The subtle dance of face-mask as status marker

I had this realization the other day (actually today, if we’re being honest) that part of the issue with face masks is that it involves a symbolic — which is to say, real — admission of equality in the face of the pandemic, and of social others.

What do I mean by that? I mean that it is instructive that businesses can enforce the wearing of masks for customers, but employees cannot enforce the wearing of masks by their organizational superiors.

This struck me first when I popped into the office of a former colleague — now technically my aunt in the organizational structure — and she graciously said that I could remove my face mask. She didn’t mind.

This, for the uninitiated, is the signal ne plus ultra that one has entered dangerous territory.

Luckily, I played by instinct, thanked her, and demurred (somewhat dishonestly) that as I was living with my parents (not true, they’d decamped to Shasta County several weeks prior) I was taking extraordinary precautions.

I suspect that she appreciated my choice of words, as well as the fact that I did not linger, nor emphasize, the adjective. She merely indicated the presence of sanitizer and Lysol on her table, and proceeded to launch into a disquisition regarding how she had showed her husband the email where the Director, in so many words, invited me to go back to school and consult my professors if I had a problem with his proposed study design for eviscerating California’s semblance of a commitment to ensuring that when people strap 1-ton death rockets onto their crotches that they are at least minimally competent to steer.

Where was I?

Oh, yes. The semiotics of face-mask wearing.

Fast forward a week or so. I’m waiting outside the office of my nominal boss for approximately 15 minutes, rather ostentatiously wearing a mask, when the Director’s backup secretary says “um, [name redacted], there’s this dude waiting outside your office? For like 15 minutes? He’s got an appointment with you. Just sayin’.”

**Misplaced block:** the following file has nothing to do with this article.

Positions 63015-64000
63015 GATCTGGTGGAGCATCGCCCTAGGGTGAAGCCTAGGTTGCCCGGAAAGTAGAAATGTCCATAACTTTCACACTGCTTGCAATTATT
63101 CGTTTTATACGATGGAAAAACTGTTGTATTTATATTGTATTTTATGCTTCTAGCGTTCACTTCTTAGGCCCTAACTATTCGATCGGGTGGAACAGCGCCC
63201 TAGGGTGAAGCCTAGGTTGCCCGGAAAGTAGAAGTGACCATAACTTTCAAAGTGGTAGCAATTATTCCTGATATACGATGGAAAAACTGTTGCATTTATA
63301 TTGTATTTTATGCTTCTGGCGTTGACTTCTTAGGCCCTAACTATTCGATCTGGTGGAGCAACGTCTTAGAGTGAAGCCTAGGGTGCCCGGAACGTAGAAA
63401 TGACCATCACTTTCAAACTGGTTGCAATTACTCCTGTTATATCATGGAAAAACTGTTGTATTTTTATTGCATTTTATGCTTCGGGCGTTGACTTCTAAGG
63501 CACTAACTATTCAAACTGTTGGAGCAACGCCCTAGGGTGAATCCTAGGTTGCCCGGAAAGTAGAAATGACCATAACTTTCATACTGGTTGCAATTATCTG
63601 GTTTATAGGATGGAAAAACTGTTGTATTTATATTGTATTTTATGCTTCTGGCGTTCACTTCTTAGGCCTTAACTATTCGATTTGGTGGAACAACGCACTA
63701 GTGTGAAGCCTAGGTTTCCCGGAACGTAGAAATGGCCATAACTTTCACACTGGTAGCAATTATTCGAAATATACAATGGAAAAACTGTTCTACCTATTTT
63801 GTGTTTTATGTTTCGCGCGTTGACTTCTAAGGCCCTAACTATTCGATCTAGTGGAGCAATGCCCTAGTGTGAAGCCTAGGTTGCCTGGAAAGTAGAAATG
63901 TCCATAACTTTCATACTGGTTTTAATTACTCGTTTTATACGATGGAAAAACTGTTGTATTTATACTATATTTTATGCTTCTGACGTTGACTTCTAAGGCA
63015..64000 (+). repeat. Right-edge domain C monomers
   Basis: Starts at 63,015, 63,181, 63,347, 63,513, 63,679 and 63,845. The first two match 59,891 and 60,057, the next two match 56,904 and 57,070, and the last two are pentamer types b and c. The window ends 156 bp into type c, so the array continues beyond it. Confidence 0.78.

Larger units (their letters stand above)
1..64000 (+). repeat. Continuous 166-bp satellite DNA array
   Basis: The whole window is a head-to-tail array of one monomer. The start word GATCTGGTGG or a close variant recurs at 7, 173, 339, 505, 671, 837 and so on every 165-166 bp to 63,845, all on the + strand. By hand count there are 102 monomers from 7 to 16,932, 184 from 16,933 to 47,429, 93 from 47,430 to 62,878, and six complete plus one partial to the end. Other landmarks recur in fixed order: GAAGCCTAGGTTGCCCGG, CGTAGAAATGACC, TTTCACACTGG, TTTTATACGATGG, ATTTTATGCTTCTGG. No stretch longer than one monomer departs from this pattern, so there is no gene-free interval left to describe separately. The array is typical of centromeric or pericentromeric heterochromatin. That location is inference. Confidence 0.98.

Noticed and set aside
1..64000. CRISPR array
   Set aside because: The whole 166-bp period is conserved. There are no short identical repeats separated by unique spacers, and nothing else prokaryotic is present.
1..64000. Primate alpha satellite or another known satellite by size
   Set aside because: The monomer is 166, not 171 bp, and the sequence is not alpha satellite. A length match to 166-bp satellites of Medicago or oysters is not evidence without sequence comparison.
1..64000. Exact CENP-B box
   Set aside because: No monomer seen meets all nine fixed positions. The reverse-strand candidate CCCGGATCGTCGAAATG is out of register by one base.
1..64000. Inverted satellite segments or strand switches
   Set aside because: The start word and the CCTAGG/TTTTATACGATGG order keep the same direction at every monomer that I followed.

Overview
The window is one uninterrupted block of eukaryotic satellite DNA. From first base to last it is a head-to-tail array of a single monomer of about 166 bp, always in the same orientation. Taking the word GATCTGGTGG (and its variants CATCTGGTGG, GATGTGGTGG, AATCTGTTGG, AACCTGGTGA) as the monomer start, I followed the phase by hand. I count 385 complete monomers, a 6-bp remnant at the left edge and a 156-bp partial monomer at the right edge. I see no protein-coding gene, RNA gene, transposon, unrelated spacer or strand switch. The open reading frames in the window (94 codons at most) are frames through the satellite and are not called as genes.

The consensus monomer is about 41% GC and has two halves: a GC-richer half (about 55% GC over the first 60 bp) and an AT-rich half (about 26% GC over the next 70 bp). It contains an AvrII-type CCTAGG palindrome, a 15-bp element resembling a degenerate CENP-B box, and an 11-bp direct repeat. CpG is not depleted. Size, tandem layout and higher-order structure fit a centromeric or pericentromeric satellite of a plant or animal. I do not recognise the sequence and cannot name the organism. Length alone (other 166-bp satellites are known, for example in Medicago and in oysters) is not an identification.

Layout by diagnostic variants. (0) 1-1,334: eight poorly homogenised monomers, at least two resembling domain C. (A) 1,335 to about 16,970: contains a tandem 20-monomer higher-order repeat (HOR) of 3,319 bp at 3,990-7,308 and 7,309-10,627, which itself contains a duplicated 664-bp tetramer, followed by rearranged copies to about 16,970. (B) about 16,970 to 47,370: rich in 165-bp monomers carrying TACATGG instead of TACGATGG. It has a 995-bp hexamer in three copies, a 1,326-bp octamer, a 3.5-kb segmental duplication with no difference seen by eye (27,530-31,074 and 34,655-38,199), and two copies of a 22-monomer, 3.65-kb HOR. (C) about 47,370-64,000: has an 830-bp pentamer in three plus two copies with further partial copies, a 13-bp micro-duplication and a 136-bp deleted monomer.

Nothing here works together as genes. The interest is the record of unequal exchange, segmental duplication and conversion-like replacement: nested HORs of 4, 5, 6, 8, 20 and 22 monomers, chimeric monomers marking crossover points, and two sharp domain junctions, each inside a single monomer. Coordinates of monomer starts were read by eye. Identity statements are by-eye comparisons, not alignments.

I might have made sure that she got a gift card for Administrative Professionals Day last month. Just sayin’.

What did this get me? Fifteen minutes with my boss. Where he did not wear his mask. Nor offer me Lysol. Nor offer me a drink from his wall of Yerba Mate (what the actual fuck) drinks that remind me only of the time that I watched a whole lot of alcoholic dykes cheer where the roller derby ladies spun each other around the track in the bowling alley in Grand Fucking Prairie Texas.

Wow did that go sideways. This was meant to be a post about, I don’t know, the subtle dance of masks vs. not masks. Maybe throw a Dunbar reference in to demonstrate my liberal arts cred. Maybe amp it up a notch with a reference to Faschen, and Mask of the Red Death, or something.

Okay, sideways, again with the sideways. Back on track. Where was I?

Talking, face to face, with my boss, less than 3 feet away. Where I had to, on the fly, decide how quickly (or not) to back up when he got too close. Which he is wont to do for whatever reason (personal social disphoria, cultural difference, general cluelessness, etc.). Where he lectured me on how I should tell vendors to shut the fuck up (really? Even vendors who likely are the personal, ahem, cough cough, form 500 disclosure mothafuckas) when they talk non-stop — I shit you not — for 56 straight minutes. That is fucking operatic, baby. Where he (shockingly, actually) failed to even bring up the name of the guy who — Sacramento is a small town! — connects us. The name of which he ostentatiously forgot.

I don’t know who that says more about. Him, or the guy whose name he forgot (“coop guy”).

What I do know is that my organizational aunt paid at least a semblance to condescending — note the choice of words — when she suggested that I could remove my mask if I wanted to.

My boss made no such effort. His lack of effort was possible due to social cluelessness, possibly due to a misguided effort at social niceties, but most likely an unconsciousness, but nonetheless vicious, effort to enforce social distinctions against someone who in other contexts might have impressive credentials.

But. But. But. Methinks the lady doth protest too much.

Published by A garrett renter on Welbeck St.

An online diarist, because writing longhand just seems so tiring.

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